Climate change caused 400,000 deaths in 2010 from hunger and communicable diseases, including diarrhoea and malaria, hitting children in developing countries the hardest, according to the 2012 Climate Vulnerability Monitor. Carbon-intensive energy use was responsible for over 4.5 million deaths, most due to indoor smoke from dirty stoves and air pollution, it said.
Climate impacts - including floods, droughts, sea-level rise and reduced labour productivity - are estimated to have cut the world's gross domestic product (GDP) by a net 0.8 percent in 2010. And the harmful effects of the "carbon economy" - such as oil spills and damage to biodiversity, fisheries and forests - equalled 0.7 percent of lost GDP, the report said.
"The explosive increase in heat expected over the coming decades will only lead to a corresponding escalation in these costs, increasingly holding back growth as emissions go unabated and efforts to support the worst-affected communities fail to meet the challenges at hand," the report warned.
Losses are expected to increase rapidly, it noted, reaching 3.2 percent of GDP and 6 million deaths per year by 2030.
"A combined climate-carbon crisis is estimated to claim 100 million lives between now and the end of the next decade," it said.
The study, commissioned by a forum of 20 nations vulnerable to the effects of climate change, highlighted how poor countries are already suffering the most - an injustice that is set to continue.
A huge 98 percent of all deaths linked with climate change in 2010 occurred in developing states. And least-developed countries sacrificed on average over 7 percent of GDP in that year due to climate-related damages and lack of access to clean energy - a figure expected to rise to more than 11 percent by 2030.
'RAMIFICATIONS OF INACTION'
Bangladeshi Prime Minister Sheikh Hasina said a 1 degree Celsius rise in the planet's temperature since pre-industrial times is costing her country 3 to 4 percent of GDP annually, with a fall in grain production accounting for around half.
"After 17 years of international (climate) negotiations, we are still without any meaningful agreement or action to reduce global warming. As a climate vulnerable country, every day we see and feel the ramifications of that inaction," she said in a statement launching the report.
José María Figueres, former president of Costa Rica and a trustee of DARA, the research organisation that produced the study, said a world struggling to eliminate poverty and tackle financial woes "simply cannot afford to part with more growth".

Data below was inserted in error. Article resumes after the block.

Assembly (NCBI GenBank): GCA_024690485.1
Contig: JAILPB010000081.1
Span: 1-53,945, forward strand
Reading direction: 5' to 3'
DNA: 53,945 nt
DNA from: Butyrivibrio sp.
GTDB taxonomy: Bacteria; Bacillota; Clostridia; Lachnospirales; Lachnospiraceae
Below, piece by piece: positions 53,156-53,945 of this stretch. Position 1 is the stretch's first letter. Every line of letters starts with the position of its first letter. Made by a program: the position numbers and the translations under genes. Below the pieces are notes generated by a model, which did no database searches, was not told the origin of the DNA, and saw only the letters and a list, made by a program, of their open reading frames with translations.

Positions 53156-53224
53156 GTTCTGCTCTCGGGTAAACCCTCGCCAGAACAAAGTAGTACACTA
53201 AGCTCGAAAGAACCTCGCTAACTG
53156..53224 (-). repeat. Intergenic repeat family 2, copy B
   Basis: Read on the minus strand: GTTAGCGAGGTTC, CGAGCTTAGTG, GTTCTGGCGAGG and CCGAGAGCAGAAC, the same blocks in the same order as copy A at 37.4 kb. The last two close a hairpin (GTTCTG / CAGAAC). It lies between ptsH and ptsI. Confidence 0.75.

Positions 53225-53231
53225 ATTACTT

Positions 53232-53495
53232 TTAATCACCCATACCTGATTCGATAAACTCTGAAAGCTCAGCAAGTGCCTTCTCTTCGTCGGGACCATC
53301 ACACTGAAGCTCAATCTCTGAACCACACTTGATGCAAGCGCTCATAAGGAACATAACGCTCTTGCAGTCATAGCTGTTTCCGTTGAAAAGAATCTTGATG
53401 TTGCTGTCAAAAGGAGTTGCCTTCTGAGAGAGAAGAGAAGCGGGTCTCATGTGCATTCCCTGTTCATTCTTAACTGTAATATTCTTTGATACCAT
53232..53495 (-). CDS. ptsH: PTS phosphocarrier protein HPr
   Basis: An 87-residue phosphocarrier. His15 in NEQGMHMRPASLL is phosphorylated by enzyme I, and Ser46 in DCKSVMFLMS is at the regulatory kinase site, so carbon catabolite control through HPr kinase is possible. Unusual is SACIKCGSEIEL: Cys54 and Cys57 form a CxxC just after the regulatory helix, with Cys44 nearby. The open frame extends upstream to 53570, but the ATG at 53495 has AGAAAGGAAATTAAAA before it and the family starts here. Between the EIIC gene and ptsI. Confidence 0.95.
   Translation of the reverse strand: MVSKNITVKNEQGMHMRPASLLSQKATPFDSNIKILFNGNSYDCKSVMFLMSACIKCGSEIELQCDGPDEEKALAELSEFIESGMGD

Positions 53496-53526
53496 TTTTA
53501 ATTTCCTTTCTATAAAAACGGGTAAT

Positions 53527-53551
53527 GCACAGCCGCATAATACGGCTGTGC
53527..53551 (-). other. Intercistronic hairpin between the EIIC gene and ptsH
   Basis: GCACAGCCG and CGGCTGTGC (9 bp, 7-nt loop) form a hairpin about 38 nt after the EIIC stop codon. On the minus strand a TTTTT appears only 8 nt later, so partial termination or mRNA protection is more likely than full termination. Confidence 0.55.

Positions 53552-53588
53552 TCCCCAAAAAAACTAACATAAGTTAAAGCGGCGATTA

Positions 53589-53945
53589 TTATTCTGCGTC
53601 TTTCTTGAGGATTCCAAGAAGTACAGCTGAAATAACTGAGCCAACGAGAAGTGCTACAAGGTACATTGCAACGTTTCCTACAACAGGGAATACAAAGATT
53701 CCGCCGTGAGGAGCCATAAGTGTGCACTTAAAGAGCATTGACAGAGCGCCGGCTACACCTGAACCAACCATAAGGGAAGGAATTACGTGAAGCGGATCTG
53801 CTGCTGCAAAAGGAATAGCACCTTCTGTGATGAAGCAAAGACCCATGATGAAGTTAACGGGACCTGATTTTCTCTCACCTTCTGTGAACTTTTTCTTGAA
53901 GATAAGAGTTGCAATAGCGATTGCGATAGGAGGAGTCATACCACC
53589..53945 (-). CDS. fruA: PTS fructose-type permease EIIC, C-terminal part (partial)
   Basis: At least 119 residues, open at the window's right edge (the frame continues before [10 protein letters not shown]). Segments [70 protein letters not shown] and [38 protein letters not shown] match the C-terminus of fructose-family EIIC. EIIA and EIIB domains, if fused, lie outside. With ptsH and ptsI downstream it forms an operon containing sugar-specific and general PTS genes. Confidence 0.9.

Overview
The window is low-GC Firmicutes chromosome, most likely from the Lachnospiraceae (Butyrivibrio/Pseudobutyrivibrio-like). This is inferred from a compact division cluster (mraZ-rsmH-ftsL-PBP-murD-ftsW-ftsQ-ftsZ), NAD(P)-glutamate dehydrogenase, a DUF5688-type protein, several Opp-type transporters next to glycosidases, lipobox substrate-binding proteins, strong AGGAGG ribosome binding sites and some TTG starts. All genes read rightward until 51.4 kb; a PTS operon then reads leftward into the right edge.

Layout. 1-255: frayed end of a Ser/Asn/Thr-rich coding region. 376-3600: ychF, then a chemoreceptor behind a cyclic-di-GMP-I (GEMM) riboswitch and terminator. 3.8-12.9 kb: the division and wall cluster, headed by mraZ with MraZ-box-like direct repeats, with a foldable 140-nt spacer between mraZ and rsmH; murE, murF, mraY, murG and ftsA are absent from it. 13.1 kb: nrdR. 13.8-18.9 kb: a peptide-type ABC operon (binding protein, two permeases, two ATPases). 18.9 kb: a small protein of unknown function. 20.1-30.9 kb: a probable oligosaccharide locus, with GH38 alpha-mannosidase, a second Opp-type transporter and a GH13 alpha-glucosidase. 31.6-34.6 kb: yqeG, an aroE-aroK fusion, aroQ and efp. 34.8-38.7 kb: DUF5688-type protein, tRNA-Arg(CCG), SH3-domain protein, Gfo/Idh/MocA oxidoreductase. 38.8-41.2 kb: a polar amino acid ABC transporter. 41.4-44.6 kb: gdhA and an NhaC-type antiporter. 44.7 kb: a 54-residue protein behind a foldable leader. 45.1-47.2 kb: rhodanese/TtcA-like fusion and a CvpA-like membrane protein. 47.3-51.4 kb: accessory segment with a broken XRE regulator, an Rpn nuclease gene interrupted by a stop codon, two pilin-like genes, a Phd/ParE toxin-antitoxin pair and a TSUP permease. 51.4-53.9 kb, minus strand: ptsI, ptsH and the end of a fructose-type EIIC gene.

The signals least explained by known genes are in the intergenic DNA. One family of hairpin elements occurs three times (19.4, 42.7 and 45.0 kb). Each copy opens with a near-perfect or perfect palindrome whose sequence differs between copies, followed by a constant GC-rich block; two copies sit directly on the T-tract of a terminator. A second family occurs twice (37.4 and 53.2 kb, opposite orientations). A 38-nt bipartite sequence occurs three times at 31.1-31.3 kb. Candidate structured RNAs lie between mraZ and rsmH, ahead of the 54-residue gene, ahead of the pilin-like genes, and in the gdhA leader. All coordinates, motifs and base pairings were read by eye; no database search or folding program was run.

"With the investment required to solve climate change already far below the estimated costs of inaction, no doubt remains as to the path worth taking," he said.
The cost of shifting the world economy to a low-carbon footing is around 0.5 percent of GDP for the current decade, although it rises for subsequent decades, according to the report. That would include curbing greenhouse gas emissions aggressively and using much more renewable energy.
In addition, the study calculates that developing countries require at least $150 billion a year to adapt to climate change today, increasing to an annual minimum of $1 trillion by 2030. While these top many other estimates, they are lower than the expected damages, and so "adapting to climate change is very likely a cost-effective investment in almost all cases and should be central to any climate change policy", the report argued.
TOO HOT TO WORK
Matthew McKinnon, head of DARA's climate vulnerability initiative and editor of the report, told AlertNet his team had used the latest science and research to produce a more immediate and comprehensive assessment of the costs of climate change than other widely cited international studies.
For example, the DARA study counts the brake on labour productivity from the growing number of hotter days, which is a major hidden cost of climate change, but one that is rarely considered, he said.
During research for a country case study in the report, villagers in southern Ghana had talked about how teachers were struggling to do their job properly because of an increase in excessive heat, McKinnon said.
The monitor, the second to be issued, calculates and compares the climate vulnerability of 184 countries across four areas - environmental disasters, habitat change, health impact and industry stress - using 34 indicators of the effects of climate change and high-carbon policies.
The 20 countries in the forum - mostly African, Asian, Latin American and small island states - are keen to pursue low-carbon development in order to boost their economic productivity and reduce their reliance on costly imported fuel, McKinnon said.
Costa Rica, for instance, aims to be carbon neutral by 2021, and Bangladesh has committed never to exceed the average per-capita emissions of developing countries.
But the worrying fact is that most of the world is still heading in the opposite direction, using ever more oil, coal and gas to fuel economic growth, McKinnon warned.
"That reality must change," he said. "The consequences are already here and in excess of the costs to solve the problem. So get going now, because the window to solve this is fast closing."